Why it's Dangerous to Associate w/ Jehovah's Witnesses-Barbara Anderson

by flipper 60 Replies latest watchtower beliefs

  • inbetween

    TOH: I agree with you, its similar here, in my congo are quit some with higher education, and while some elder talked with some, who attend university, it was in a very mild and friendly, non-pushing way, I guess it depends on individual elders and the set-up of a congo.

    I remember, in my case, years ago, it was more strongy discouraged to get higher education, but I would have done it anyway, I had other reasons not too in the end...

  • quietlyleaving

    old hippie my son's example is not an isolated case at all.

    A young JW recently (in the last 5 years) experienced so much pressure to pioneer and to give up university that he abandoned his studies after completing 2 years and began pioneering. He has since been forced to stop pioneering and spend longer hours working in home maintenance.

    My daughter decided to pursue a course in beauty therapy. This was described as frivolous and 2 pioneer elder would very blatantly ask when she was going to start pioneering. The pressure made her feel very very guilty until at and a low point, soon after, she signed up.

    A relative of mine who is very intelligent and has done very well at school has had insistant pressure put on him to stay clear of further education and is now pioneering and training as a plumber.

    3 female youngsters (a teenager and 2 twenty somethings) that I know personally and who have left JWS are, only after leaving, now set on a university education (no pressure or encouragement from me to do so but I was very glad to hear that once they'd released themselves from JW thinking they decided to give university a go).


    But years ago when we visited a mostly elderly Florida congregation I was quite surprised to find that a couple of youths were at university - a real eye opener to me.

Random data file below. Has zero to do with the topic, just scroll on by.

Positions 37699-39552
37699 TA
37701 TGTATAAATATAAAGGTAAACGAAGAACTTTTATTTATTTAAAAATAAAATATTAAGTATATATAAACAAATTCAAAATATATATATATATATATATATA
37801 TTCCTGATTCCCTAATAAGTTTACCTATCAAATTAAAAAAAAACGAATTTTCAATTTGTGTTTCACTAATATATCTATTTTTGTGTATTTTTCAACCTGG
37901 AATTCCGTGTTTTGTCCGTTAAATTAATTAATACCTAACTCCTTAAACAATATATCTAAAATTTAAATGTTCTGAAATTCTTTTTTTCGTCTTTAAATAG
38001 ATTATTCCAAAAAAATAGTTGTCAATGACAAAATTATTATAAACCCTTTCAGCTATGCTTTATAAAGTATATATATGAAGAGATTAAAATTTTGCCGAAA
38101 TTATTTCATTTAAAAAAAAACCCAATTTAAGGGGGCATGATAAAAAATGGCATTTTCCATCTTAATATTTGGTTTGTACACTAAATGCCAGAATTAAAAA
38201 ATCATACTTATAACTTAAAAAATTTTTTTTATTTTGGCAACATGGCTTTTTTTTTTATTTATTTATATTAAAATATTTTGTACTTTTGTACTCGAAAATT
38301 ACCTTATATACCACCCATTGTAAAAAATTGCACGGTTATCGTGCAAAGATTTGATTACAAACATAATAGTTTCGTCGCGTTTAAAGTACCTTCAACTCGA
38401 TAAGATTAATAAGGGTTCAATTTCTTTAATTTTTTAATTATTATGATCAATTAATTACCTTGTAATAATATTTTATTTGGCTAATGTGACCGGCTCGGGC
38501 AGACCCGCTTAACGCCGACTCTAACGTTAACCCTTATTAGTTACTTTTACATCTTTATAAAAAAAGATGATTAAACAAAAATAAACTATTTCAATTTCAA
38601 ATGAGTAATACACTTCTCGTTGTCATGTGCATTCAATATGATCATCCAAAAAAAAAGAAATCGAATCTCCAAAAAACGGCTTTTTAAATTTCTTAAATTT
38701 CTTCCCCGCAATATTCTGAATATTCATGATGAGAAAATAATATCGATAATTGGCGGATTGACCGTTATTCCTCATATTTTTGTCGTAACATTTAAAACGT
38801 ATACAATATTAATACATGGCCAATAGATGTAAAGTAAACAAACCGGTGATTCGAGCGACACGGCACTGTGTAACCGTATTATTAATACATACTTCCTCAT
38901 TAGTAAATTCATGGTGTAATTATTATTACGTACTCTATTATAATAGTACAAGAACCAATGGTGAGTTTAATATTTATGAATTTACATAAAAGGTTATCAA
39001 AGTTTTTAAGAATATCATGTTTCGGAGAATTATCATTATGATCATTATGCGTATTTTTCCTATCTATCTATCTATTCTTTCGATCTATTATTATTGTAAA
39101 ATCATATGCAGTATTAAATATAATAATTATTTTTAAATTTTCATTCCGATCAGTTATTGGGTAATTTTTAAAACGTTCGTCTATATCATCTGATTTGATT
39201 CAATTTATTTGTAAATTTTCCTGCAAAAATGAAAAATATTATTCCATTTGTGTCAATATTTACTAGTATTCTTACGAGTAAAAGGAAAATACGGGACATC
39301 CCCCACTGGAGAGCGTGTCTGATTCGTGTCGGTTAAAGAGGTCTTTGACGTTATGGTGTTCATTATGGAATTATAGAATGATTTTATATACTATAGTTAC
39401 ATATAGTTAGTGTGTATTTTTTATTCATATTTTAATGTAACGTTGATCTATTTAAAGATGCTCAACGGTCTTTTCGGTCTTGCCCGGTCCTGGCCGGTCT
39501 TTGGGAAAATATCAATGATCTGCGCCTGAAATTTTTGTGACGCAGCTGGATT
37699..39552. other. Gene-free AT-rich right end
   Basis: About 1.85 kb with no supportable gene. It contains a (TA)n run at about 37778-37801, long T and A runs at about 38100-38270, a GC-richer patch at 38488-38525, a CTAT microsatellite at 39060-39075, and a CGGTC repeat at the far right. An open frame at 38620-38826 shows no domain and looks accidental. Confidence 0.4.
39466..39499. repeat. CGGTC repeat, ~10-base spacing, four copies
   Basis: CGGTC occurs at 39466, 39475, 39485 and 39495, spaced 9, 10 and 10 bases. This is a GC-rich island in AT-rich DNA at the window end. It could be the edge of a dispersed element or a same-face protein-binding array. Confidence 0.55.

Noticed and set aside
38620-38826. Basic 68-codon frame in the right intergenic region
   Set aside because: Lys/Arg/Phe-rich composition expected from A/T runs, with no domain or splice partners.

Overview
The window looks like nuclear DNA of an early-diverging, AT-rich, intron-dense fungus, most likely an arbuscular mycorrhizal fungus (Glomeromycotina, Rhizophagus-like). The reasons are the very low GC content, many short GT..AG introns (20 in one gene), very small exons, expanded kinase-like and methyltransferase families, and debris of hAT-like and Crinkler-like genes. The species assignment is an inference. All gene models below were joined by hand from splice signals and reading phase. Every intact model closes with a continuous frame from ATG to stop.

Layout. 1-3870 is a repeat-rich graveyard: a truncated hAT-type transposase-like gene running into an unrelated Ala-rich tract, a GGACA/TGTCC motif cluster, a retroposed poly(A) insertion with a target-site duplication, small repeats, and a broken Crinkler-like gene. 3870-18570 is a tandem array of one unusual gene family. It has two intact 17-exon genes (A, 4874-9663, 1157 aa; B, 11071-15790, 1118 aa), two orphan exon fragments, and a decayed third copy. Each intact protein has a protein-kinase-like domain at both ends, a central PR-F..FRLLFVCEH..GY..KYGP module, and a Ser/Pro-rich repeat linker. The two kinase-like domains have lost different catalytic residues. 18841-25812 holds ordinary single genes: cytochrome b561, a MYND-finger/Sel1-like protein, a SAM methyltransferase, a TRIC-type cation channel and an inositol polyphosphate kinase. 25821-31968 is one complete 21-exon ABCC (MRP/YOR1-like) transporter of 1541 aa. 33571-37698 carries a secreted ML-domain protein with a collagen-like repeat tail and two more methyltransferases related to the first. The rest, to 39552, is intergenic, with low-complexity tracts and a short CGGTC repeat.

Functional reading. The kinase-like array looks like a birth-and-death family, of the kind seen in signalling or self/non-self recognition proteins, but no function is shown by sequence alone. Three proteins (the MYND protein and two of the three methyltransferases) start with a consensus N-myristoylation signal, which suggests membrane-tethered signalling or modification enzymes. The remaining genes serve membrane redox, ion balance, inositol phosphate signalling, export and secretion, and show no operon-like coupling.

This was quite different to my own experiences (which seem to concur mostly with what Barbara says) and makes me wonder if congregations that are close to Bethels around the world and that have a few resident bethelites are more inclined to view further education suspiciously and place more pressure on youths?

  • jookbeard


  • TheOldHippie


    I did not mean isolated case in the sense that you are the only one in the world who has experienced this - but I tried to say the thing you yourself are wondering about at the end of your story. All I can say, is that here there is no pressure, my kids have followed the educational line they have wanted to, I myself have, and there have been no talks and no pressure. I find it sad that such pressure is used. By all means, a talk where one can point to the "dangers" lurking - but then let go and not perform any "quasi-shunning." I guess that is nothing more than any responsible parent would do, make sure the youngster knows whathe/she is doing. Pioneering - fine, but not everyone is geared into that. Some of us are more inclined to study, read, learn - and should be respected for that, just as the pioneers should be respected for their work, and then we should all be appreciated for the individual part we play, how we contribute to form a congregattion that is many-faceted.

    Maybe it's a cultural "thing", maybe geographical, maybe the things you are wondering about are the main obstacles. I don't know. I just know that the picture is more complex that what Anderson claim, not at all that stereotype.

  • angel eyes
    angel eyes